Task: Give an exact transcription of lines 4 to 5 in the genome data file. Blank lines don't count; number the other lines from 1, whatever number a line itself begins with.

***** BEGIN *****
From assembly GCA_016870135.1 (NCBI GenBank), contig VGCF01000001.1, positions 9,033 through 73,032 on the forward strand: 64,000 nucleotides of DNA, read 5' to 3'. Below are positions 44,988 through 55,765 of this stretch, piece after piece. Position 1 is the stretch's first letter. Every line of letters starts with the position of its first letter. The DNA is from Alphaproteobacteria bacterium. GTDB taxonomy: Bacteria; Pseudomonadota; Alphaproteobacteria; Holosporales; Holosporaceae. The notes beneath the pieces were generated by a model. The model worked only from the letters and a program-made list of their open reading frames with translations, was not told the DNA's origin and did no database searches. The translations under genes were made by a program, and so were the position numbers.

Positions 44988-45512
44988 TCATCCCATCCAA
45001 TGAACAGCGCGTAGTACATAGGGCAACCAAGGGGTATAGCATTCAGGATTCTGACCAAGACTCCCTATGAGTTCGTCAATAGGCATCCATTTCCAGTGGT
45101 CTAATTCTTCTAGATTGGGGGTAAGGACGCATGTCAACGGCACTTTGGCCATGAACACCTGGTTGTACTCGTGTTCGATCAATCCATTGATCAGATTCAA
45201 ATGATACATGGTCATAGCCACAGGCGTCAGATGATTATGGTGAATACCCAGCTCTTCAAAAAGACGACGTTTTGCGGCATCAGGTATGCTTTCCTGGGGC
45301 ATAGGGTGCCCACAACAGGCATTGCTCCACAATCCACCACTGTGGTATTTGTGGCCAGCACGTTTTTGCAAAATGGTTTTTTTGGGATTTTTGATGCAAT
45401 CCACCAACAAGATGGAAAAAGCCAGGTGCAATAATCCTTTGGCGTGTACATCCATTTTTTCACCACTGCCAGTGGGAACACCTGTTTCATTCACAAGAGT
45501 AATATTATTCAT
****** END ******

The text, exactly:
45001 TGAACAGCGCGTAGTACATAGGGCAACCAAGGGGTATAGCATTCAGGATTCTGACCAAGACTCCCTATGAGTTCGTCAATAGGCATCCATTTCCAGTGGT
45101 CTAATTCTTCTAGATTGGGGGTAAGGACGCATGTCAACGGCACTTTGGCCATGAACACCTGGTTGTACTCGTGTTCGATCAATCCATTGATCAGATTCAA